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THE BANDEAU OF LOVE; distinguished him to advantage ;

a just discernment, an engaging OR, THE

temper, had gained him the esBLINDNESS OF DULILOT. teem and good will of all those

who knew hi ; these procured Tale.

him a blessing peshaps s'ill more Love has been represented with uncommon, I moan a sigccre, ena Bandcau ; of all her attributes, lightened, generous and feeling this is, perhaps, the most formi. friend, whose superior mind did dablo, and the least dreaded : it not wait for years, to develope itseems, at first sight; that it has in self with nobleness, and produce fact some charms for hearts real. those actions which in general are ly captivated. A man loves to shut only the fruits of a virtue strengthhis eyes on the faults of a beloved ened by experience. mistress, and a woman would wish

Dulilot, older than his friend, never to have discovered the infi.

who was but three aud twenty, was delity of an amiable lover: it is

at that period of life, when reason pleasant to be ignorant of both. But, nevertheless, ought not the

and strength naturally meet to

gother. He was a partner, as excesses into which error hurries

are most of the merchats of Lyons us, make us apprehend a blind

who by this mean, faci itate to ness that may become fata!? I shall answer this question only by the

themselves the greatest undertakrecital of a real adventure, the

ings; but his heart was not yet model of which would not be found

engaged; he had not apparently in all the Amadises of romances.

met with an object that could fix

his choice and a rational prudence In one of the most considerable had contributed to retard the des towns in France, Dulilot occupied termination of it. He wished with a respectable rank among the rich his hand to offer a briliant situa. trader's that are there to be found tion, which several years of an es: in great numbers. A characier sablished business can alone, profor integrity, which constitutes the cure : He had, in tiás respect, atprincipal quality and the greatestrained the point that he might wish, siogium of a palan in business, l! when his affairs liged him to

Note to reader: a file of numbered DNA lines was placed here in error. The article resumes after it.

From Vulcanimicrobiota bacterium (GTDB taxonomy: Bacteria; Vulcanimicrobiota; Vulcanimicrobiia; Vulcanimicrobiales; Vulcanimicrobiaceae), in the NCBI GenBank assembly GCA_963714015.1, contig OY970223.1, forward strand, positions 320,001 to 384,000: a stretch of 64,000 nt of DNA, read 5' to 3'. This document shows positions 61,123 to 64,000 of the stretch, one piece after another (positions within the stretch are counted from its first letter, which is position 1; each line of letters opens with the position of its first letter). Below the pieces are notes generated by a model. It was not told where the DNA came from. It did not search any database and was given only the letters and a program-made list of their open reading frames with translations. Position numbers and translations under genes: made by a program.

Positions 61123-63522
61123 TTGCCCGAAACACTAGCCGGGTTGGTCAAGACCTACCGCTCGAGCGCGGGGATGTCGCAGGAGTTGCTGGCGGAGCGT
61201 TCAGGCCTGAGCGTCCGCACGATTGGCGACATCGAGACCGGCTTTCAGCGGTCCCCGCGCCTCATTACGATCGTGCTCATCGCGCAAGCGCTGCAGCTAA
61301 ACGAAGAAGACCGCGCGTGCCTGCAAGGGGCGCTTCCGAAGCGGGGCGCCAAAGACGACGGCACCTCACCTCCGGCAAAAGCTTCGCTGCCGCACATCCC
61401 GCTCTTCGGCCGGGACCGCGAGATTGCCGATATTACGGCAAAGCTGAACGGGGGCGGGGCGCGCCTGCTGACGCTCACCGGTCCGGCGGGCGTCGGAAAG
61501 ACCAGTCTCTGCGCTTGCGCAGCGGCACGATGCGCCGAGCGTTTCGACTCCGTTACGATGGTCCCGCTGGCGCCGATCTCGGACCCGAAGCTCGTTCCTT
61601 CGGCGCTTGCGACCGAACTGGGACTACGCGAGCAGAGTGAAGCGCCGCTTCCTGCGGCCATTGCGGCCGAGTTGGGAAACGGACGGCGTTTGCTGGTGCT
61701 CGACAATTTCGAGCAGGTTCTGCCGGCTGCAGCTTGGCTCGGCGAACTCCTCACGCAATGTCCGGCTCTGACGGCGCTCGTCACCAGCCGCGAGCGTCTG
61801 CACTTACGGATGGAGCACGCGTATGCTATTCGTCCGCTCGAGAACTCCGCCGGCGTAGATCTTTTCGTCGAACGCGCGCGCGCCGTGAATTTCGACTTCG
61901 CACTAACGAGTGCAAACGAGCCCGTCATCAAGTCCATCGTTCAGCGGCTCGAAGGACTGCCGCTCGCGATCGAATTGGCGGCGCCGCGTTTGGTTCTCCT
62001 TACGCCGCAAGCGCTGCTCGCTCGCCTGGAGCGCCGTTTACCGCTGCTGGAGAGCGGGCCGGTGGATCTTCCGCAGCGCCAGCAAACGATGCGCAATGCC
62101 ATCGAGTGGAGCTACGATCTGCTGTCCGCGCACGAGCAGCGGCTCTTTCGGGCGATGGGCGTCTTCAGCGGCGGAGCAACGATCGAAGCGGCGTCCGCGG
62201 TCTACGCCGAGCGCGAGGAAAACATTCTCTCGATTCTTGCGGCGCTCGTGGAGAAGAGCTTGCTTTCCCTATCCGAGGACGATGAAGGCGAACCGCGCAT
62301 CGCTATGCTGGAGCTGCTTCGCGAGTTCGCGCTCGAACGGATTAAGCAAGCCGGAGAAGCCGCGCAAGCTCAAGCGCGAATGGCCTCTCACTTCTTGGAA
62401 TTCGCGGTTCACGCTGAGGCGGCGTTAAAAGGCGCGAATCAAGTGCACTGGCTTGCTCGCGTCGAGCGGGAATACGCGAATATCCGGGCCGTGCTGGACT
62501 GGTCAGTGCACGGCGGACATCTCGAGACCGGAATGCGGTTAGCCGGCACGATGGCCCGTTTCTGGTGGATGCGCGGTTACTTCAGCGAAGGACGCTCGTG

efactor. make a journey to Faris. Although

The clergyman under

took a commission so suitable to: tke olives wbich prompted him to his journey were not very press

his character, and the zeal with

which he accompanied the eyecu:ig, he gla:)'y availed hiinself of them to visit 119 capital : he set

tion of it, made it succeed to Duli

lots desire. off in spirits, and in this manner performed half of the route. In one of the inns where carriages In the mean time it was growstop, in the evening, to pass and ing late ; Dulilot, who sought only rest the night, Dulilot was struck, the means of making acquaintance on his arrival, by a woman whom with the beautiful stranger, contriv. he perceived there. A fasinating ed to engage her to supper. The countenance, an affecting look, lady displayed, during the repast, that air which interests, and more so much grace and, wit, that she than all this, that certain some. completely inspired Dulilot with thing which captivates, overset the most violent passion. He learnt him in a moment. He was sur that Nerralle (this was the name prized, troubled, and enchanted, the lady assumed) was going to before he had reflected on the Lsons; how was it possible for cause of an impression so warm him to leave her, by continuing hisand so sudden; his eyes grcedily route towards Paris? He changed surveved the features of the per his plan at the very instant ; and son, the sight of whom agitated resolving tocharge his correspondhim: he could not resist the desire #ents to supply his place at Paris, of knowing who she was.